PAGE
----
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We use wiring diagrams in many of our diagnostics, but when we aren't careful, they can bring us for making decisions that aren't accurate, trigger wasted diagnostic time, unnecessary parts costs to the replacing parts who are not defective, or even missing an effective repair.
Today, the wiring diagram important to support certain repair procedure is included within that article or a keyword rich link is provided to the suitable SYSTEM WIRING DIAGRAM article. Such as, the wiring diagram for just a Ford EEC-IV system can be included in ENGINE PERFORMANCE and WIRING DIAGRAMS articles for Ford Motor Co. The wiring diagram to get a cruise control system may very well be found in ACCESSORIES & EQUIPMENT section for the actual vehicle manufacturer, as well as wiring diagram on an anti-lock brake system may be included in BRAKES and WIRING DIAGRAMS for the precise manufacturer.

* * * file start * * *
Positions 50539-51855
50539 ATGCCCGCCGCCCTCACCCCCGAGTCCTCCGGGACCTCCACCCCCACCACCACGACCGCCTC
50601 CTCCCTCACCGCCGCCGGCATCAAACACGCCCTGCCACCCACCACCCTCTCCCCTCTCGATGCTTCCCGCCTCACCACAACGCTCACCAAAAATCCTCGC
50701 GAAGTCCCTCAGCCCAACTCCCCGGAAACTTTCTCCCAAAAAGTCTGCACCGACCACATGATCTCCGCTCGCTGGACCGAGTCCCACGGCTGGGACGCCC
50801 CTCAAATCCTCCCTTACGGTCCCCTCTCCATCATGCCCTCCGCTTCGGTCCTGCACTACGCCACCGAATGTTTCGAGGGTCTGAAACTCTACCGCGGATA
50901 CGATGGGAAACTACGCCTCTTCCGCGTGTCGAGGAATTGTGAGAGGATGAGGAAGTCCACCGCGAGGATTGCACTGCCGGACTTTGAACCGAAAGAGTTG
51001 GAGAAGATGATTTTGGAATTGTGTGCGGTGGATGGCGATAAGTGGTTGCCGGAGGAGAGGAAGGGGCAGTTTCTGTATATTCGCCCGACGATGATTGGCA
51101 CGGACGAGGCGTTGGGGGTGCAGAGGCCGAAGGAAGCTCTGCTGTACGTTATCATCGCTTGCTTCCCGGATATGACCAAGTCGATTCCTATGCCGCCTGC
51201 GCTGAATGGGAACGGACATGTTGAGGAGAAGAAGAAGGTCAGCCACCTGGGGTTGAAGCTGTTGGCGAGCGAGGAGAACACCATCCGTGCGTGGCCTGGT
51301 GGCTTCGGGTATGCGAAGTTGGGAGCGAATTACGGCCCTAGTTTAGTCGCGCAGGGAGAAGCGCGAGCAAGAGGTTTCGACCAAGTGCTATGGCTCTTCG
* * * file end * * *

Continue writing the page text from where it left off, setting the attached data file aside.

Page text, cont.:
At my recent multi-part series on automotive electrical systems (which included primers on how electricity works and how to use a multimeter), I gave a shorter troubleshooting example by which I made use of a multimeter to make sure that that voltage was present. If the device—say, a power motor—isn't working, first see whether voltage is reaching it if the switch that powers the system is turned on. If voltage is present with the device's positive terminal, test for continuity relating to the wire to your device's negative terminal and ground (first the entire body of the auto, therefore the negative battery terminal). When it passes those tests, conduct a voltage drop test to check for a higher resistance failure. If your voltage drop test shows no issue, the system is toast.